By the time the child is 6 years old, mother’s and father’s history present similar risk
MONDAY, July 13, 2020 (HealthDay News) — In early life, maternal history of allergies and asthma confers a stronger effect on a child’s risk for developing the same traits compared with the father’s history, according to a study published online July 7 in Clinical & Experimental Allergy.
Ann-Marie Malby Schoos, M.D., Ph.D., from the University of Copenhagen in Denmark, and colleagues investigated parent-specific effects on risk for developing allergic sensitization and asthma in childhood using data from 685 parent-child trios participating in the Copenhagen Prospective Studies on Asthma in Childhood 2010.
The researchers found that maternal elevated specific immunoglobulin (Ig)E increased the child’s risk for elevated specific IgE from 0 to 6 years compared with paternal IgE (adjusted odds ratio [aOR] for mother, 1.49 [95 percent confidence interval (CI), 1.09 to 2.03; P = 0.01]; aOR for father, 1.32 [95 percent CI, 0.96 to 1.82; P = 0.08]). There was also an association seen between maternal elevated total IgE and increased child’s risk for elevated total IgE (aOR, 4.32; 95 percent CI, 1.51 to 10.8; P < 0.01), and a trend was seen for paternal total IgE (aOR, 2.01; 95 percent CI, 0.76 to 4.82; P = 0.13). The maternal effect was strongest in early life, whereas at age 6 years, the parental effects were comparable. A similar pattern was seen for the child's risk for asthma.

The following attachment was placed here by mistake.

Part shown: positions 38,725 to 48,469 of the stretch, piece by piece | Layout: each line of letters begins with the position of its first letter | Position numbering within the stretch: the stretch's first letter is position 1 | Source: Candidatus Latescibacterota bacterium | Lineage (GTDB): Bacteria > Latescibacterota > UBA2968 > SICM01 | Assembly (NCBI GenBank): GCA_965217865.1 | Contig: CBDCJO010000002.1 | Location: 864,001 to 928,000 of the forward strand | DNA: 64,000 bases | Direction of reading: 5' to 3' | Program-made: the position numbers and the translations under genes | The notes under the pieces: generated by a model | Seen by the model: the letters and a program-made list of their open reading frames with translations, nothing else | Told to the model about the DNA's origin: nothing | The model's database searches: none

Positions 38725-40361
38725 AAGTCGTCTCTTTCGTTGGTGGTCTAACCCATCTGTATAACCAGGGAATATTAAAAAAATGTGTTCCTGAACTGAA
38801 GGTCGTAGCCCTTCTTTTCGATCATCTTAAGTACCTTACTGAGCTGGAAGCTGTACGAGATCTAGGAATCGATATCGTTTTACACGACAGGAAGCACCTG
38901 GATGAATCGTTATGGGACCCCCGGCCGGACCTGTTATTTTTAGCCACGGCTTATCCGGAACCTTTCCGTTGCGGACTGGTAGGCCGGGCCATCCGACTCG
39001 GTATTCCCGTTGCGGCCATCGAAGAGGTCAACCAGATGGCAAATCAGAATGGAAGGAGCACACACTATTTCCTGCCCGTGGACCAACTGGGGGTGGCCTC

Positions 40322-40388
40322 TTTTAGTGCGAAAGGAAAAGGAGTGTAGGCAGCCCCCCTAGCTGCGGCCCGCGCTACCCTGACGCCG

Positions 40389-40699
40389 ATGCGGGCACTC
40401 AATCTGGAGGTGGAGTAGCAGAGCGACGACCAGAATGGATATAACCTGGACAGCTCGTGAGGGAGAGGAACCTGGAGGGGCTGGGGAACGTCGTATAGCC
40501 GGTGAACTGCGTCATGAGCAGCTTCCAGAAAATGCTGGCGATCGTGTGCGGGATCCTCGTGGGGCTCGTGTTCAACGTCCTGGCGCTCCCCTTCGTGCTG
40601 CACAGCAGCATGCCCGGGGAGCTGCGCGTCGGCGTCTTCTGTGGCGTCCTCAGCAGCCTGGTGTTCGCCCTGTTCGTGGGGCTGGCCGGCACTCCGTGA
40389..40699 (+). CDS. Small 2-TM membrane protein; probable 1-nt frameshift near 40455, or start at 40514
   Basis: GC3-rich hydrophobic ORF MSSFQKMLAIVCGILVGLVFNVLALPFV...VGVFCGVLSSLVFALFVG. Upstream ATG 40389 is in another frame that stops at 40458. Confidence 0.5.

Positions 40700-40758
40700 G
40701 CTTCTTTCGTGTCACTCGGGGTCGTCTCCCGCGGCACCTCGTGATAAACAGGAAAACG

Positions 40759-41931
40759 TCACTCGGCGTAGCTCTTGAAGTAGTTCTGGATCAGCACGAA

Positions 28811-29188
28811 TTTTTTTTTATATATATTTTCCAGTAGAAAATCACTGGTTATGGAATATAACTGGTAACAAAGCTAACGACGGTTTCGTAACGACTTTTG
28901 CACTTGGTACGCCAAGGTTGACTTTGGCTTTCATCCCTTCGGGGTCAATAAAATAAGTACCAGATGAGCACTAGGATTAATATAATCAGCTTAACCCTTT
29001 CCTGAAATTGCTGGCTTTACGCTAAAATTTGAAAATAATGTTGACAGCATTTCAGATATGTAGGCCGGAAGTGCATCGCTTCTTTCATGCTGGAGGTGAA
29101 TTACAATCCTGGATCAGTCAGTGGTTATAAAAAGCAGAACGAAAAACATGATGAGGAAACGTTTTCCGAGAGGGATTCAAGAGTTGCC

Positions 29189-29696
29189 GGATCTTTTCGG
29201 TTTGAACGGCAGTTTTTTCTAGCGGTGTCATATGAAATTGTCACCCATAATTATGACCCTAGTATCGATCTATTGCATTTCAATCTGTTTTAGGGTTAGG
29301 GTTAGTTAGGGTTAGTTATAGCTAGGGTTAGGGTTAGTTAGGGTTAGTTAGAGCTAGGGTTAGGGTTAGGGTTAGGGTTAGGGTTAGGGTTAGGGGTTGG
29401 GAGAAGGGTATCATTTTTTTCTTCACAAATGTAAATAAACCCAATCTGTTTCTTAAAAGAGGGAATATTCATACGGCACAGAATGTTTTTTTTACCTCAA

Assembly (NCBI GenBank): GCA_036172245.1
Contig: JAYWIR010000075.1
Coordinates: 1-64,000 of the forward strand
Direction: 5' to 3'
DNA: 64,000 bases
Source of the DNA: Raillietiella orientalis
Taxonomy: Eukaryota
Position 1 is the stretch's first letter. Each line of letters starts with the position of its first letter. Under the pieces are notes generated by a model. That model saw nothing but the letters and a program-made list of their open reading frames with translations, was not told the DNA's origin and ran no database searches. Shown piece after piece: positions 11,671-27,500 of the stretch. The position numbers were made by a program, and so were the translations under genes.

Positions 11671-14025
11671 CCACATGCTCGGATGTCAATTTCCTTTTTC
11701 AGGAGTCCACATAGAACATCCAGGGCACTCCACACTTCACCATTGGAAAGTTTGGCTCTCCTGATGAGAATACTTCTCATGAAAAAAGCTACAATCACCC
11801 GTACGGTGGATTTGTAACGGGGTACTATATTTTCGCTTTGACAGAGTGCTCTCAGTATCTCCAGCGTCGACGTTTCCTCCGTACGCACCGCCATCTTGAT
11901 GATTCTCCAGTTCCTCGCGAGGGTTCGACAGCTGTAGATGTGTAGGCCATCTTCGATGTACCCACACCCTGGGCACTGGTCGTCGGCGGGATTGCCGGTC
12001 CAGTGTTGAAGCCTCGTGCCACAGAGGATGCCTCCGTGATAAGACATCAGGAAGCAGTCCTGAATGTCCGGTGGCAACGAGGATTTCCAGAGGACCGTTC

“This suggests that maternal nongenetic factors seem to confer an added disease risk to the child, particularly in early life,” the authors write.
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